September 21, 2019
The Women’s Bar Association of the State of New York (“WBASNY”) calls for federal authorities to immediately end the inhumane and illegal treatment of children and provide access by attorneys, journalists and lawmakers as well as oversight to facilities operated by U.S. Customs and Border Protection (CBP). WBASNY urges Congress to pass a supplemental appropriations bill to ensure the proper and humane treatment and care of unaccompanied immigrant children in government custody. Further, we call on the administration to enforce laws, settlements and policies that guarantee humane, minimal standards of care for vulnerable children, no matter how they arrived in our country. This includes the enforcement of federal law which requires that within 72 hours of apprehension by CBP, unaccompanied immigrant children be released into the custody of the Department of Health and Human Services.
As an organization with a mission to protect women and children, WBASNY is outraged by the credible reports from public officials, human rights groups, and journalists regarding hundreds of children being forcibly removed from their families at the southern border of the United States, and held in unsafe and unhealthy conditions in violation of federal and state law, court settlements, and fundamental human rights principles. The practice of caging children and isolating them from their families is unacceptable and inhumane, and prolonged separation of families has been shown to cause permanent psychological and emotional damage to children.
The U.S. Department of Justice has argued that bedding, soap, showers and toothbrushes are not necessary to maintain “safe and sanitary” conditions for immigrant children in federal custody. This reasoning reflects a flagrant disregard for the basic human rights of unaccompanied immigrant children and well-established standards for their care while in custody, in accordance with both domestic policies and international law.
The Universal Declaration of Human Rights, and a plethora of widely ratified international conventions embody a universal resolve that children are distinct from adults, are deserving of special protections, and should be placed in environments which provide for their physical, psychological and emotional well-being and security, in order to develop to their fullest potential.
Guided by these same principles and an awareness that children are inherently vulnerable, the 1997 Flores Settlement Agreement sets minimum standards for the custody, care and release of unaccompanied immigrant children in the custody of the Department of Health and Human Services, and mandates that children are to be placed in the least restrictive of settings. We are aware that the current administration has passed a rule that removes many of the protections provided by the Flores Settlement. Amongst other detriments, this rule would allow for the indefinite detention of children, and is clearly contrary to the advice of child experts across various faculties, including medical professionals, mental health providers, social workers, and legal advocates.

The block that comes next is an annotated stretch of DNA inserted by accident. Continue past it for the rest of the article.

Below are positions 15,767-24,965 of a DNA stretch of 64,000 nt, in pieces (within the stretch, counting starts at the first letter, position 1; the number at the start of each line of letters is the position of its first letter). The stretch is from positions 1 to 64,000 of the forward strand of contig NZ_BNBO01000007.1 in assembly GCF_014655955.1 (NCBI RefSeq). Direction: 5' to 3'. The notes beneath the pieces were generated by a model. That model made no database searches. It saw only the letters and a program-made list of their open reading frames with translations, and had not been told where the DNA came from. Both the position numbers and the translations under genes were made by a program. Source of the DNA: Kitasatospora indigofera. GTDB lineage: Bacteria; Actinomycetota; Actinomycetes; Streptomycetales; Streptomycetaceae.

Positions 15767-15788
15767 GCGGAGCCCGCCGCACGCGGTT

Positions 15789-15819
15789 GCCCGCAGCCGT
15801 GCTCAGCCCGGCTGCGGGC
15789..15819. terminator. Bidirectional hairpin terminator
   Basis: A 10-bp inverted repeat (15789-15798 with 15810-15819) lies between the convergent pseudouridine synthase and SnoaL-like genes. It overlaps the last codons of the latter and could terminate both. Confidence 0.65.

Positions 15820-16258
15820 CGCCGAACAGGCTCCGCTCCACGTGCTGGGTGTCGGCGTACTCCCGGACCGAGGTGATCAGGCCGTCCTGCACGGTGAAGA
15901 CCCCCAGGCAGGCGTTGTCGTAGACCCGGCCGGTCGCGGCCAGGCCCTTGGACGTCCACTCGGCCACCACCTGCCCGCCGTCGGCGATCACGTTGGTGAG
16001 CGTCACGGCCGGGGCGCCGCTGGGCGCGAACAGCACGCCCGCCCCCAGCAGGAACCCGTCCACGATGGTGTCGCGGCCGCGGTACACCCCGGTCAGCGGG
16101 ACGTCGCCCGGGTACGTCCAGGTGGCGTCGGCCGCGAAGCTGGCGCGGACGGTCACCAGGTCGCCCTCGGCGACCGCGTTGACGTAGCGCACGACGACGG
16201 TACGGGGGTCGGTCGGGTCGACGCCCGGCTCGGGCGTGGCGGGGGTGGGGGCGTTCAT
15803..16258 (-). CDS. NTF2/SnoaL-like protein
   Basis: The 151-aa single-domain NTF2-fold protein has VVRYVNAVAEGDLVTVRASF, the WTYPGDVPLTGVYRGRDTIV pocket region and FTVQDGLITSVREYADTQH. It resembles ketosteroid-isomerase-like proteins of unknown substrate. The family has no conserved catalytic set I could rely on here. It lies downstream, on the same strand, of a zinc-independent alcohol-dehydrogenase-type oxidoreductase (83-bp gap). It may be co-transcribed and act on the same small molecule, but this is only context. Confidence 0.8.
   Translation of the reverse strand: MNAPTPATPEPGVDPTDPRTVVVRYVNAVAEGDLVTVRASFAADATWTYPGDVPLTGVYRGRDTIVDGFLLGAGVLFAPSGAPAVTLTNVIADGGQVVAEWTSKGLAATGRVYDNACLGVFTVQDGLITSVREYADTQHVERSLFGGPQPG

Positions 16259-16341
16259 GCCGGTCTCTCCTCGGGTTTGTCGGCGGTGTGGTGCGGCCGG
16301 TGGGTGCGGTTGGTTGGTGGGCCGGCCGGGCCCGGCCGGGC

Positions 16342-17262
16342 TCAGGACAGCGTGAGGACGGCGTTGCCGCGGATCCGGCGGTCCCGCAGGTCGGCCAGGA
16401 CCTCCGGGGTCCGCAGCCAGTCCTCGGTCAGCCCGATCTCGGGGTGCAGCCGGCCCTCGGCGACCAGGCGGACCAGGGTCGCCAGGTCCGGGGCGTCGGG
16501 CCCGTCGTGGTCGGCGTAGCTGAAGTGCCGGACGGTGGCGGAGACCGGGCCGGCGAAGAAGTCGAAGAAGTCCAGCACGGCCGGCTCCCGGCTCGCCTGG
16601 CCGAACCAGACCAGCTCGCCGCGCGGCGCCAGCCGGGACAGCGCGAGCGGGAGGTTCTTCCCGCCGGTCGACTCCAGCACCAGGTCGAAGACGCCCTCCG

A recent Centers for Disease Control and Prevention study that focused on the history of exposure to childhood trauma in 17,000 adults concluded that there is a correlation between high numbers of what the researchers titled Adverse Childhood Experiences and an increased risk of having 7 out of the 10 leading causes of death. Findings from the study showed that high instances of infantile and childhood traumatic events reduce life expectancy by 20 years, triple the risk for heart disease and lung cancer, adversely affect brain development, the immune system and the hormonal system, as well as how DNA is read and/or transcribed.
WBASNY thus has zero tolerance for any failure of this administration to establish and follow sound procedures which ensure that during every stage of screening, unaccompanied immigrant children are treated with the utmost dignity and respect and shielded from further traumatization after they enter the United States.
We are also deeply concerned about recent reports that menstruating women and girls being held in detention centers on our borders are being denied adequate access to feminine hygiene products such as tampons and pads. Detainees have reported being limited to one tampon or pad per day and being forced to bleed through their clothing. In addition to causing unnecessary humiliation and trauma to these vulnerable women and girls, this is a serious health care issue. For example, forcing migrant detainees to only use one tampon per day could lead to toxic shock syndrome, a potentially life-threatening condition. WBASNY strongly condemns the lack of adequate health care in migrant detention centers, particularly the restriction of access to sanitary products for menstruating women and girls and urges the Department of Homeland Security to rectify these conditions immediately.
The nearly 4,300 members of WBASNY include attorneys, judges, and law students. With 20 chapters throughout New York State, WBASNY speaks with one voice to advocate for equal access to justice and gender equality. WBASNY is a Non-Governmental Organization in association with the UN Department of Public Information and with Special Consultative Status in affiliation with the United Nations Economic and Social Council, thereby allowing WBASNY to participate in the work of the United Nations to advocate for the rights of women and children worldwide.